How homeware has become the most important category for fashion brands – WWD

Home is the place where the heart – and the money – are.

The homeware sector is expected to reach a market value of more than $200 billion by the end of 2031 with a compound annual growth rate of 5 percent from 2021 to 2031, according to market research firm Fact.MR.

Since the beginning of the pandemic, the fashion industry has made a quick profit and invested in home goods as a substitute for expanding growth at a time when the whole world was closed.

Even after the quarantines are over, the homewares category remains stronger than ever with more and more brands and retailers entering the sector.

bianca saunders At.Kollective

Bianca Saunders for At.Kollektive

Courtesy of At.Kollective

At.Kollektive — a design project comprised of designers Natacha Ramsay-Levi, Bianca Saunders, Isaac Reina, Kostas Murkudis and architect Bernard Dubois — will launch its custom-made e-commerce store in January, followed by a physical retail store opening in June.

The collective was brought together by Ecco Leather, an extension arm of Ecco, the Danish shoe manufacturer and retailer, tasking each designer with developing a capsule collection comprising ready-to-wear, footwear/accessories and a designer piece.

“Fashion designers are people with a very close relationship with culture and society, maybe that’s why we have an excellent opportunity to expand our field of creation, it’s a playful and fun change,” Reina told WWD, adding that “it’s always very stimulating to change the field of work.” to new territory.

“In my personal case, I am developing small leather items for the home to enrich our range and our general offer, I am very attracted to this category because it is still a field with many forms and functionalities to explore,” said Reina.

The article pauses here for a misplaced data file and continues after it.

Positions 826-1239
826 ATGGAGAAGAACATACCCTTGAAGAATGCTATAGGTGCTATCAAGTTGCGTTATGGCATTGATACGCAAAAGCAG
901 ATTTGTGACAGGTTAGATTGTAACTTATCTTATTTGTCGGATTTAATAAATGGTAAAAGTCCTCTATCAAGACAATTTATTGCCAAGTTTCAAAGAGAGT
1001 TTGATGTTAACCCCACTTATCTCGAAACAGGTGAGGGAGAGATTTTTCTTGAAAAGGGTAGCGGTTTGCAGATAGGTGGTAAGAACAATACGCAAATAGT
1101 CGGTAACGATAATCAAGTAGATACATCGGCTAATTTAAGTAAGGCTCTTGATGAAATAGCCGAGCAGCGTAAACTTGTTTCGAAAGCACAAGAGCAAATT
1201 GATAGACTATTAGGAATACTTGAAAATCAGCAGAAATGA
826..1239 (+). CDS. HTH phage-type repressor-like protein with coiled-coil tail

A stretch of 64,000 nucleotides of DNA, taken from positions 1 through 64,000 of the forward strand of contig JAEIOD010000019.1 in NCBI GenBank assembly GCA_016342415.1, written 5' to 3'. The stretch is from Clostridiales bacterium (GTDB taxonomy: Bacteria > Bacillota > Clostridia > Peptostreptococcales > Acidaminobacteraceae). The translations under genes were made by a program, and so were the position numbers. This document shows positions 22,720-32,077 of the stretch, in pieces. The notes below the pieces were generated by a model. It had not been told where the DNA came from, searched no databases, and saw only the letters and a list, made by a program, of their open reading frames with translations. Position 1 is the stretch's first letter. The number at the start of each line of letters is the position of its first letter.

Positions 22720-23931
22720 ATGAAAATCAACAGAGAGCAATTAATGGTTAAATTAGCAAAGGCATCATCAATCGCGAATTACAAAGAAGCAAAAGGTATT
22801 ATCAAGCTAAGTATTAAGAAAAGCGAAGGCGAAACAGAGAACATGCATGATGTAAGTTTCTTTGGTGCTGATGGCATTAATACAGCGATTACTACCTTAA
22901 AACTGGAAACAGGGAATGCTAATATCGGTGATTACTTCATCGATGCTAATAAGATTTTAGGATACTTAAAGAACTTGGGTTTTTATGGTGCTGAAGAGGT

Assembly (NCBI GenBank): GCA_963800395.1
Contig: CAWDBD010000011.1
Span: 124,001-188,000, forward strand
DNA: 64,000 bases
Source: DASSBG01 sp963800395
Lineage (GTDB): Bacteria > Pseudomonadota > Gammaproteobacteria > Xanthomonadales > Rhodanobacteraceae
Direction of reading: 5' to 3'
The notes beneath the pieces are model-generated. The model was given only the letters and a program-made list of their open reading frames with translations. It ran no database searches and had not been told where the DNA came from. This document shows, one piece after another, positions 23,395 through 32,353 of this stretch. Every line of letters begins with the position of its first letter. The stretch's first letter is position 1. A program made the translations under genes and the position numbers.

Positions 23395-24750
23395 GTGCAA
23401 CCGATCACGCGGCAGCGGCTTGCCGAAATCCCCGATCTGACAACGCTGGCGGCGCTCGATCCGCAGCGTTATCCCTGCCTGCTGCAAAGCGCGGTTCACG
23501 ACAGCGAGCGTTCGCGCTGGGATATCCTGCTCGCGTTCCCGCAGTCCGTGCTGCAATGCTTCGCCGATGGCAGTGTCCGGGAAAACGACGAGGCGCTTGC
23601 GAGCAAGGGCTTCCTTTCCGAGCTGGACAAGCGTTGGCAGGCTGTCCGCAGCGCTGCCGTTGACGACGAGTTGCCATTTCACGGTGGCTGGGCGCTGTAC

Designer Murkudis has been experimenting with glass from a young age — which initially started with objects that were part of exhibitions and videos in the context of fashion.

Home of Emilia Wickstead

Home of Emilia Wickstead

Courtesy of Emilia Wickstead

New Zealand-born fashion designer Emilia Wickstead opened her London homeware store in December following the success of her brand. Items in her line include heavy crystal water and wine vessels hand-blown in Tuscany by master glassmakers for Giberto Venezia; embroidered geometric tablecloths made in Tuscany by her mother, Angela Wickstead; porcelain plates, made in Limoges, France by heritage maker Leglé, and silver-plated flatware handcrafted in small batches in Sheffield, England.

Australian accessories brand Poppy Lissiman is extending its range of homewares until June; Swimwear brand Oceanus is launching embroidered cushions, and Paul Smith, who has shown no signs of slowing down, is already expanding his home fragrance and homewares collections.

However, it is the smaller brands that nurture the idea of ​​housewares by adding a spiritual touch to it.

“I feel that our fashion and beauty customers want the whole lifestyle. People are spending more time at home and want their home furnishings to match the cool fashion and beauty brands they have,” said Joanna Nicole, founder of online Oxygen Boutique, which carries Farm Rio, MZ Skin, Emma Lucky Rocks and more.

In 2021, Nicole moved into the homewares market to create a 360° world for her customers. She is on the lookout for new homeware brands and will expand her own collection, Cacuro, which combines crystals with ceramics.

Alemdara home

Home of Alemdar

Courtesy of Alemdara

Mariella Tandy, founder of luxury jewelry brand Alemdara, specializes in symbols of good luck and protection with the use of the evil eye and hamsa hand that appear in each piece.

Tandy started making bowls and trays during quarantine as a means of procrastination because she was spending so much time with her family cooking. The idea quickly turned into a sold-out edition within the first 24 hours online.

“Customer feedback has been that they like the multi-purpose aspect of our products – in particular our small bowls can be used for everything from a jewelery storage bowl to a serving dish,” said Tandy, adding that this has led to an increase in requests for custom orders for weddings and baby showers.

Cocktail napkins have also become a hit with Alemdara’s customers — in 2023, the line is expanding, and the brand is launching jewelry boxes in the first quarter of the new year.

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